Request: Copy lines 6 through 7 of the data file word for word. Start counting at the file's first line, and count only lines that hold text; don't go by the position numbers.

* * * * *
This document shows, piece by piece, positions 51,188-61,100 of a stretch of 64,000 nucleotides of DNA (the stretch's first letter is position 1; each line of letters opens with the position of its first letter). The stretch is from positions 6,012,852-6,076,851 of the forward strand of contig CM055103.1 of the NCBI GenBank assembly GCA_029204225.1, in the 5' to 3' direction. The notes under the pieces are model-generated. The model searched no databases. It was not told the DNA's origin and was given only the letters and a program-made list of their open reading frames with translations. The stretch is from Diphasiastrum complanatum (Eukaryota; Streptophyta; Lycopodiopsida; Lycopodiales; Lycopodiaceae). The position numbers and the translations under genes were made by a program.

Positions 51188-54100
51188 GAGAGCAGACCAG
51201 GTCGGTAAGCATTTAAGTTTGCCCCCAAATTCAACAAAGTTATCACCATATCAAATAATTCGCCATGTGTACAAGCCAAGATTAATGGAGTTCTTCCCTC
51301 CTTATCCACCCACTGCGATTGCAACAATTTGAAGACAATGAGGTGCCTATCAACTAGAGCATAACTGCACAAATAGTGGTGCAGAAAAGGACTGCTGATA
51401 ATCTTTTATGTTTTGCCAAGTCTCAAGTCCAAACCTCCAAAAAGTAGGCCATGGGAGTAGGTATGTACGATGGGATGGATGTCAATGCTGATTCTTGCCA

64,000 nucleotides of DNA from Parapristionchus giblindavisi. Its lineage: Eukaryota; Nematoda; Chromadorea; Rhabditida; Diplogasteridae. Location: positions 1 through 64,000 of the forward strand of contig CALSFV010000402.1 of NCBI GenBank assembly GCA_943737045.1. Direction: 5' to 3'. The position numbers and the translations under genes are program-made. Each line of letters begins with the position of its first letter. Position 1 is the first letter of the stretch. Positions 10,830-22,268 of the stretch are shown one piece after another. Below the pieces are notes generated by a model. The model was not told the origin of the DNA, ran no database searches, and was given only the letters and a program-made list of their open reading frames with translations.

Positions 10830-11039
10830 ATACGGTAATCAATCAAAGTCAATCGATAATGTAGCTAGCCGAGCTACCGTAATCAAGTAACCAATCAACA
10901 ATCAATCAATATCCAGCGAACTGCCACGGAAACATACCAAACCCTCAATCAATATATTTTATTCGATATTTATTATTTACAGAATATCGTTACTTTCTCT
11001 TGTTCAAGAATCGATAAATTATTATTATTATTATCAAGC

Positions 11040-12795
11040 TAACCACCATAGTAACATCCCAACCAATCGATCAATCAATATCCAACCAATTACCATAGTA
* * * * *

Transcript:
51401 ATCTTTTATGTTTTGCCAAGTCTCAAGTCCAAACCTCCAAAAAGTAGGCCATGGGAGTAGGTATGTACGATGGGATGGATGTCAATGCTGATTCTTGCCA

64,000 nucleotides of DNA from Parapristionchus giblindavisi. Its lineage: Eukaryota; Nematoda; Chromadorea; Rhabditida; Diplogasteridae. Location: positions 1 through 64,000 of the forward strand of contig CALSFV010000402.1 of NCBI GenBank assembly GCA_943737045.1. Direction: 5' to 3'. The position numbers and the translations under genes are program-made. Each line of letters begins with the position of its first letter. Position 1 is the first letter of the stretch. Positions 10,830-22,268 of the stretch are shown one piece after another. Below the pieces are notes generated by a model. The model was not told the origin of the DNA, ran no database searches, and was given only the letters and a program-made list of their open reading frames with translations.